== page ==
Bach Cello Suite #1 Prelude

As I awoke this morning to news that we might be replaying the Boxing Day tsunami from 2004 all over again, I watched the actions across my various email, skype, and twitter channels and got anxious. We have made so much progress on technology and practice since 2004, and we now have a community of dedicated and talented crisis mappers, and yet, our coordination is still not where it could be.

I realized that I had no ability to predict who was awake and who was working which issue. Did we need imagery; which areas of interest (AOIs) and when would the next potential satellite pass be? Did we need maps; how current are those areas in either Google MapMaker or OpenStreetMap? Did we have a method of pulling in social media and making sense of it; or would we wait for activation? Yes, had the emergency unfolded differently, we would have got to these questions eventually, but wouldn’t it be great if questions like these–or perhaps better ones–were deeply ingrained in all our heads, like a musician know his or her scales?

For a while now, I have been thinking about bringing concepts from jazz into humanitarian information management. As a classically trained cellist, I had to relearn to think in this way, as my experience has been very different. For thirty years, I was taught how to realize “scores”–musical blueprints that specify in great detail what each voice should be doing at any given moment in the music work. That approach works when you have a full understanding of the universe of possibilities–when the score is a completed architecture and just needs to be “recreated.” This is the approach of many disaster management agencies. That said, with disasters, improvisation is needed; we need to make the music as we go, and we cannot predict what any given actor will need to do at any one time.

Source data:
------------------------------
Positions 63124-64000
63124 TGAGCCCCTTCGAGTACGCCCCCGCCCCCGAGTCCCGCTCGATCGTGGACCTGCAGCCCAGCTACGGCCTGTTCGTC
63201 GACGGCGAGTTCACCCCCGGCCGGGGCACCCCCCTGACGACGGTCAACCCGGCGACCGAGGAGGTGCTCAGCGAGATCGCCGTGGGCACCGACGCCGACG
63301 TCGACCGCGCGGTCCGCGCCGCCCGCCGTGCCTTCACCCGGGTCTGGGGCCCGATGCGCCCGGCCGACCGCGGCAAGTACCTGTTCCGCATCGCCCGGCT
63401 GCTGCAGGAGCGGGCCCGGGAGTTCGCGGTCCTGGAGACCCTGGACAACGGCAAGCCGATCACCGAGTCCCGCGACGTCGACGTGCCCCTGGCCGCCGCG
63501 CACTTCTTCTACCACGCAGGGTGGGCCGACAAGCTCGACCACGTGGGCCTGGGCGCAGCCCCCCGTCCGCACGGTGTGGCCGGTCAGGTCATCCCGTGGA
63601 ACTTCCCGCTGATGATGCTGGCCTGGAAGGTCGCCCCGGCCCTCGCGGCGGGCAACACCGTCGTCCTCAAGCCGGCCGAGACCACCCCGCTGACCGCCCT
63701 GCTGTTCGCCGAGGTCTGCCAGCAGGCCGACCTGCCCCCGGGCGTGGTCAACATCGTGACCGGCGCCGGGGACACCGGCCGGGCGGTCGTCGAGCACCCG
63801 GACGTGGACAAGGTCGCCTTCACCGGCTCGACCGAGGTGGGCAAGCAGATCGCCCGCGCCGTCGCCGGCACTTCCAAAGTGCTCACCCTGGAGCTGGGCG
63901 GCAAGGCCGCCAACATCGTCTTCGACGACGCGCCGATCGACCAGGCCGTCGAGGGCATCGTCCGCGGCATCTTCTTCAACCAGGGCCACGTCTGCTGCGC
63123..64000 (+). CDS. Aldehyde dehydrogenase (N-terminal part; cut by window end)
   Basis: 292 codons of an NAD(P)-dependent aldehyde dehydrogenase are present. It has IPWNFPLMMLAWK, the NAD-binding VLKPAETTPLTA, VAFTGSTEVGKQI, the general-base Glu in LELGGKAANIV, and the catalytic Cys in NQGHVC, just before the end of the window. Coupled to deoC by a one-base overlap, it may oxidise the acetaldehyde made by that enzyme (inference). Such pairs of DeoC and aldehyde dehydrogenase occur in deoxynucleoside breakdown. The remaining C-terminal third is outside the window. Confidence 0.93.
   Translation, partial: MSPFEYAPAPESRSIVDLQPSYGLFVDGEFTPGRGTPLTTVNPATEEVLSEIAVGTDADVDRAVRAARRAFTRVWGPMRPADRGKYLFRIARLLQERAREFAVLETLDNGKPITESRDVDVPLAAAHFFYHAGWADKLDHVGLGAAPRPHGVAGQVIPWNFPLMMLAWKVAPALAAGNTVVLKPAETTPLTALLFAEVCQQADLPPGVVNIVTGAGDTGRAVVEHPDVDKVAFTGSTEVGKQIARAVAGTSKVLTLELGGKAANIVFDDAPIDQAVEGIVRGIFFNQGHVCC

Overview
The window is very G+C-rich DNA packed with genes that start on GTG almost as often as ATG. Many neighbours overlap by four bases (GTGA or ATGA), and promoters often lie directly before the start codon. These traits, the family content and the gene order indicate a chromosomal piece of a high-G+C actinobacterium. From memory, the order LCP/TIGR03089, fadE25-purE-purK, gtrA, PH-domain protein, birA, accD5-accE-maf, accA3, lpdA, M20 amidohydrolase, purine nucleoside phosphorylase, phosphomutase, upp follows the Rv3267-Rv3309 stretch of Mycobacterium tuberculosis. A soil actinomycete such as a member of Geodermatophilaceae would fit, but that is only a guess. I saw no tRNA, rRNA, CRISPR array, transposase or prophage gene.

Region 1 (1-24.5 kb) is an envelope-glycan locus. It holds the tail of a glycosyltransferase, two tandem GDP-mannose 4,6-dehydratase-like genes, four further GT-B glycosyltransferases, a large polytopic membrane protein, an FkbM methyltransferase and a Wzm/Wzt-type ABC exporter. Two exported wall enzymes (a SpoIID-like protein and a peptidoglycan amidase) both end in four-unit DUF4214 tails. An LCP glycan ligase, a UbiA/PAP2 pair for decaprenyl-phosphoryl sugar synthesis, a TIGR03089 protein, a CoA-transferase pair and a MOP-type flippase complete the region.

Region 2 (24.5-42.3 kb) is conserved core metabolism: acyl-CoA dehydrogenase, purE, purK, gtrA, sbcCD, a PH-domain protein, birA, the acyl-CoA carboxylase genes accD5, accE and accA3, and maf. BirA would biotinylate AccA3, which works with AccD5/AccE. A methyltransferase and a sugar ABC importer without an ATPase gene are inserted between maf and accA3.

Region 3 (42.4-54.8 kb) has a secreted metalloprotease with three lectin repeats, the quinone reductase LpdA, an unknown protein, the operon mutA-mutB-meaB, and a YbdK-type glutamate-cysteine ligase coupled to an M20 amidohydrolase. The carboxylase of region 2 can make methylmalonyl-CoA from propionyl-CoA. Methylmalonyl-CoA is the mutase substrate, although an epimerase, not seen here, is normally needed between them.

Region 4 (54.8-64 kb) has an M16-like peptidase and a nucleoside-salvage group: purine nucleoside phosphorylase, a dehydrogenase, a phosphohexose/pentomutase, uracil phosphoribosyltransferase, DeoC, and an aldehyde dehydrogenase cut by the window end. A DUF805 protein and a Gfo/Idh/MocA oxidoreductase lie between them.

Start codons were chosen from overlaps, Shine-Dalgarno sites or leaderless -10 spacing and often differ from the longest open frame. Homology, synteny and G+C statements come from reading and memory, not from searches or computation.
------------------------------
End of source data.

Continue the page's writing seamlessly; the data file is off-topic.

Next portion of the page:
That said, however ‘unspecified and unscoped’ the response operation may become does not necessarily mean we as crisis mappers need to be ‘out of harmony or rhythm.’ In jazz, there is a shared oral tradition that everyone learns: a set of melodies, harmonies, and rhythms and a morality around how to interact using those shared patterns in an ensemble. Together, musicians with such a common understanding can take even a fragment of a melody and create incredible structures that they did not have planned out when they played the first note. What if we had such a system for our crisis mapping work? What if we could know who is doing what with which tool and community, and how it all is weaving together into a (harmonious) whole, without over-specifying who does what or recreating ossified bureaucracies that move slowly?

Yes, we are making progress towards this end with shared protocols, trainings, and experiments. But we need to bring those efforts together again. We need to develop the ingrained, practical knowledge sometimes called metis.

I would like to advocate that we start work on such a song book, so that the next major disaster, we all have a basic song list to play off (with all the melodies, chords, and rhythms implied), and the ability to predict what each other will be doing, even if only in rough outlines. That way, we can improvise more effectively together.

Who wants to jam? We need to build some riffs.